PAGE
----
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Testing reveals just what the PS4's DualShock 4 can and can't control

1 November 2013

Polygon has today published the results of tests regarding what the PlayStation 4's DualShock 4 controller can and can't control, and the results are surprising.

Polygon tested the controller's ability to link up with a variety of systems and then published the results, which were as follows.

"We tested the DualShock 4 on an Android tablet, an iPhone, a PC, Mac, Ouya, PlayStation 3, PlayStation Vita, Wii U and Xbox 360.

The PC synced up with Bluetooth as a generic wireless controller and worked like a charm in Steam's Big Picture mode. The Ouya, Mac and PlayStation 3 all worked using a micro USB cable, though the PlayStation 3's game support was oddly mixed and motion wasn't supported. The Android tablet synced using Bluetooth, but we couldn't get anything to work with the controller. The Vita saw the controller but refused to sync-up with it. Neither the Wii U nor the Xbox 360 wanted anything to do with the controller. (One person did get the 360 working with the controller with some after-market tech.) "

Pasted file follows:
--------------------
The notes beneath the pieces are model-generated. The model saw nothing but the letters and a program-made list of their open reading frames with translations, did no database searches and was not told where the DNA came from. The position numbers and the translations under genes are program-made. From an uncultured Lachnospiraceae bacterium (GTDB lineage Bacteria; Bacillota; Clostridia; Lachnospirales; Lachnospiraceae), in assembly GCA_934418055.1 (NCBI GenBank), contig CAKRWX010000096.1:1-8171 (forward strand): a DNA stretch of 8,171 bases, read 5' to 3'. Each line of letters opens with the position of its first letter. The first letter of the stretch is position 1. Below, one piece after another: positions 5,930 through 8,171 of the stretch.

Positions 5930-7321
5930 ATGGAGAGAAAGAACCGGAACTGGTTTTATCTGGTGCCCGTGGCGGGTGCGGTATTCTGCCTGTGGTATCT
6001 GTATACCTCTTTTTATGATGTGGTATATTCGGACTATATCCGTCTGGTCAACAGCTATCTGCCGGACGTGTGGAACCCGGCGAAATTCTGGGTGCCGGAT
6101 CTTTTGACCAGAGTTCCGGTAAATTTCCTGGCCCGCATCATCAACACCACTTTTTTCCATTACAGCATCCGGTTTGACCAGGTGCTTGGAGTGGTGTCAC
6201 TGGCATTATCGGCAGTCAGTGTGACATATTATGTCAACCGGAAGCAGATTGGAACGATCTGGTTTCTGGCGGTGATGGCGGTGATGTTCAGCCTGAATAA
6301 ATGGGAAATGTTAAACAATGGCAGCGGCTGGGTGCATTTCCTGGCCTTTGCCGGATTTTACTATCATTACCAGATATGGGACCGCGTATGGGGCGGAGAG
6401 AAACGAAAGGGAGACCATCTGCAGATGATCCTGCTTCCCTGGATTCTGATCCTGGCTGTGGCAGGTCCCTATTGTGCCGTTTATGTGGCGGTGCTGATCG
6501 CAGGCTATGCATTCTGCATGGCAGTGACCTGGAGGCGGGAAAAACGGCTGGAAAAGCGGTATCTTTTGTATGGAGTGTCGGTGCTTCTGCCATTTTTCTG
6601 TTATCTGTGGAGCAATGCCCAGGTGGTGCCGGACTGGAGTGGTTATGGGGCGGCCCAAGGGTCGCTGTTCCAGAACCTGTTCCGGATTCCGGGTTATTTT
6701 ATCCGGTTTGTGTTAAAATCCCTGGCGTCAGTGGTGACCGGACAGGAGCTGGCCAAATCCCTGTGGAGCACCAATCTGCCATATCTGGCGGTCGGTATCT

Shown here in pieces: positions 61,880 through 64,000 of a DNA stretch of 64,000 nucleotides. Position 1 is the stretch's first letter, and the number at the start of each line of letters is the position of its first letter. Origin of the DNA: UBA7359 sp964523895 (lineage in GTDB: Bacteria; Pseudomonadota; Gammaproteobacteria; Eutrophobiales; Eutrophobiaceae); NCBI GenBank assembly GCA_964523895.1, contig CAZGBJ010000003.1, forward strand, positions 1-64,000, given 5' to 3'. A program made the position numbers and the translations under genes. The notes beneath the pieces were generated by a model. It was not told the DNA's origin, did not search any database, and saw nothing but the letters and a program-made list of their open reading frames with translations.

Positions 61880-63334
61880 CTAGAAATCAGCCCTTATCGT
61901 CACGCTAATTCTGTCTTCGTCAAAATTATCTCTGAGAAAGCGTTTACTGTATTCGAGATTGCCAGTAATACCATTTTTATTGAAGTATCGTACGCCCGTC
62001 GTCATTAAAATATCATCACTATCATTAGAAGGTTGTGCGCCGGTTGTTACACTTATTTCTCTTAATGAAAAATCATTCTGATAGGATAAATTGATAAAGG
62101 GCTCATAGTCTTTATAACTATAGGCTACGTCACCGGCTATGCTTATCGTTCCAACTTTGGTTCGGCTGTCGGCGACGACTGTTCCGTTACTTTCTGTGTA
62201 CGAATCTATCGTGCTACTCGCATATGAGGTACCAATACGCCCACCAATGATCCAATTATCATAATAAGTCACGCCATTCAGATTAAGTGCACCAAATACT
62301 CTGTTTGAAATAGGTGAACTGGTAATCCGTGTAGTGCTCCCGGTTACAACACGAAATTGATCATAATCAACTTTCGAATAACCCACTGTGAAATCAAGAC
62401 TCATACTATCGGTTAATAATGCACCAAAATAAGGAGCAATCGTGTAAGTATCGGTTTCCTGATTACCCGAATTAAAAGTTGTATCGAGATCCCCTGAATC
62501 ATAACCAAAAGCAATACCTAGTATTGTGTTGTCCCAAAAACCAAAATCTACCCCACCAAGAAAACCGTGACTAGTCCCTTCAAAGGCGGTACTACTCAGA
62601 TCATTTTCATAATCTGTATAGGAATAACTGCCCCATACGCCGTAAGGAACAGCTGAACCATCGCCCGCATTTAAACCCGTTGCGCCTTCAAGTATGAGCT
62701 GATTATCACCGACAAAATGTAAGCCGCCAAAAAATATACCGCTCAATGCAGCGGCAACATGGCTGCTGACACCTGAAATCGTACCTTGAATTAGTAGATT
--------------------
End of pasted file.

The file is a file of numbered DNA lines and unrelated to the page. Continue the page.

Polygon added: "All of the tests we conducted made use of standard systems and software. In other words, I didn't try any modding, hacking or even any button mapping software outside of what is built into Steam's Big Picture mode."

So even before the PlayStation 4 is launched, the DualShock 4 controller is proving to be a versatile addition to any gamer's arsenal, and this is before any official patches are released to increase the range of what it can do.

If you are interested in learning more about the DualShock 4, why not ask our Editor-in-chief, Kyle Prahl, a question here.

What do you think of the DualShock 4? Have you tried any of Polygon's tests yourself, and if so, what were the results? Let us know in the comments. 


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